Barence writes "Google has stepped up its assault on Microsoft's productivity software with the acquisition of a start-up company that allows Office users to edit and share their documents on the Web. The search giant has acquired DocVerse for an undisclosed sum. Product manager Jonathan Rochelle said DocVerse software makes it easier for users and businesses to move their existing PC documents to the cloud, and that Google 'fell in love with what they were doing to make that transition easier.' Microsoft said in an emailed statement that Google's acquisition of DocVerse acknowledges that customers want to use and collaborate with Office documents. 'Furthermore, it reinforces that customers are embracing Microsoft's long-stated strategy of software plus services, which combines rich client software with cloud services.'"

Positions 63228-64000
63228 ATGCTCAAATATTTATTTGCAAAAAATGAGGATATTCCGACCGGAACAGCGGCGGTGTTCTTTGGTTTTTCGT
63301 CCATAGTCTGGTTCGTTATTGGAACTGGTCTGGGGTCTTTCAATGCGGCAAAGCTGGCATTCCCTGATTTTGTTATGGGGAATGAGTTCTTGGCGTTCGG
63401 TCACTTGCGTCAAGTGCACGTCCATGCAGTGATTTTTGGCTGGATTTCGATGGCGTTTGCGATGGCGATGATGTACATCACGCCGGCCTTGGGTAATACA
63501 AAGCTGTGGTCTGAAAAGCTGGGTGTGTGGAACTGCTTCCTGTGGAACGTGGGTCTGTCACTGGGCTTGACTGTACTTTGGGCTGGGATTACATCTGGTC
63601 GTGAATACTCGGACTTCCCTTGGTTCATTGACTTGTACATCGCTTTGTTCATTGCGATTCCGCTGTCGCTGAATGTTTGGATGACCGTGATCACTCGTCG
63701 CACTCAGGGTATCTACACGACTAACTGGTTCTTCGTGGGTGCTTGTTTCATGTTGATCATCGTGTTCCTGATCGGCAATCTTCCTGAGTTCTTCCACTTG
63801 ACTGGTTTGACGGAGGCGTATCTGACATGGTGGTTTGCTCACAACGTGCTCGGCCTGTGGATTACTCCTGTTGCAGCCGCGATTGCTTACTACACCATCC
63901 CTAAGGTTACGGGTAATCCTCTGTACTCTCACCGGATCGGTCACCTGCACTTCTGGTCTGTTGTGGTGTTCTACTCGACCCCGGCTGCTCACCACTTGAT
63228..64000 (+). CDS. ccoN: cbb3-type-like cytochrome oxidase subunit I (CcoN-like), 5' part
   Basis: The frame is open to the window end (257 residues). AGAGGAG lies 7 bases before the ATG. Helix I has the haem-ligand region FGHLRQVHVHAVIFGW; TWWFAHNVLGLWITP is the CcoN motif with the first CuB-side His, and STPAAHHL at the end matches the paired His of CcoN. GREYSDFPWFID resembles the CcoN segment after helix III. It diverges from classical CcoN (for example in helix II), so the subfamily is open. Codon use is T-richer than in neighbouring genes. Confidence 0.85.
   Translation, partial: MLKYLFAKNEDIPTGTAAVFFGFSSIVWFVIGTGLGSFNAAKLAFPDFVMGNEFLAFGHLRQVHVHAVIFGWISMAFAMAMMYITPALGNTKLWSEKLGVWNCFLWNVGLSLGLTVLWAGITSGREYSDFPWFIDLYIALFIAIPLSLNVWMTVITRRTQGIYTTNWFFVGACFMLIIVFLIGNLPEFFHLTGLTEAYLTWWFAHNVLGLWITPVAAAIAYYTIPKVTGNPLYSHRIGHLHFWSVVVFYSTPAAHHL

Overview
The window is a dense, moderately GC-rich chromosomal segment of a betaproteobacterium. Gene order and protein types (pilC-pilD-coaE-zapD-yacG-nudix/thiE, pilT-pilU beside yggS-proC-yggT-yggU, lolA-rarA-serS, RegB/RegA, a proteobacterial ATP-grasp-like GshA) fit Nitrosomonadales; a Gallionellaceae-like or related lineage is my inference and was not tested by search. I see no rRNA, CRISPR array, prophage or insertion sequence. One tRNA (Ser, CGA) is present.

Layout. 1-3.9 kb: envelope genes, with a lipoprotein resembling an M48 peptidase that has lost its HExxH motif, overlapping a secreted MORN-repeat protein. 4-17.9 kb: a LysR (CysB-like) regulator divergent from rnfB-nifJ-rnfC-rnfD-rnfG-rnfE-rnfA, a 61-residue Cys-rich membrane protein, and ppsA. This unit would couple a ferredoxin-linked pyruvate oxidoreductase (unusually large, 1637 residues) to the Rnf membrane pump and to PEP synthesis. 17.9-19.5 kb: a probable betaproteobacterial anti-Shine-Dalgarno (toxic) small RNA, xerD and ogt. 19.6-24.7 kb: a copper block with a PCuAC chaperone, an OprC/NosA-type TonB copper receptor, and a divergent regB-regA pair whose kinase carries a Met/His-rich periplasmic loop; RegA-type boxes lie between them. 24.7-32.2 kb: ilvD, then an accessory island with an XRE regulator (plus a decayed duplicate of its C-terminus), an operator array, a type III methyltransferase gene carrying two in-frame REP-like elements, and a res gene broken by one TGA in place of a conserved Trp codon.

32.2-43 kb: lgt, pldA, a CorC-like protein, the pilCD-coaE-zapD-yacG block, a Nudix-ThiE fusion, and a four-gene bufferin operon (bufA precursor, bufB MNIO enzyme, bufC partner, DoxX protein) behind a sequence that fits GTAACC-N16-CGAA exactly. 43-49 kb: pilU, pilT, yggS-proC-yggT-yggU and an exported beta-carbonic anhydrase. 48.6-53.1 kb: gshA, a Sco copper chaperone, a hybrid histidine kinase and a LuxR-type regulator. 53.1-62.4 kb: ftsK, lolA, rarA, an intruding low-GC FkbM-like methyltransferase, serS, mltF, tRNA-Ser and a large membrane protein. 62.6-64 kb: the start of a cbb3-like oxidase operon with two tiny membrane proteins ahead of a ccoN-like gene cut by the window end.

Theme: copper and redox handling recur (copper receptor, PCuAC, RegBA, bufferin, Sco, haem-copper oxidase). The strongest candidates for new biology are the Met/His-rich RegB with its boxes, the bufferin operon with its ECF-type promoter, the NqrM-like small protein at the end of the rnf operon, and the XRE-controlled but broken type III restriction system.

santosh maharshi passes along an article on Edge by David Gelernter, the man who (according to the introduction) predicted the Web and first described cloud computing; he's also a Unabomber survivor. Gelernter makes 35 predictions and assertions, some brilliant, some dubious. "6. We know that the Internet creates 'information overload,' a problem with two parts: increasing number of information sources and increasing information flow per source. The first part is harder: it's more difficult to understand five people speaking simultaneously than one person talking fast — especially if you can tell the one person to stop temporarily, or go back and repeat. Integrating multiple information sources is crucial to solving information overload. Blogs and other anthology-sites integrate information from many sources. But we won't be able to solve the overload problem until each Internet user can choose for himself what sources to integrate, and can add to this mix the most important source of all: his own personal information — his email and other messages, reminders and documents of all sorts. To accomplish this, we merely need to turn the whole Cybersphere on its side, so that time instead of space is the main axis. ... 14. The structure called a cyberstream or lifestream is better suited to the Internet than a conventional website because it shows information-in-motion, a rushing flow of fresh information instead of a stagnant pool."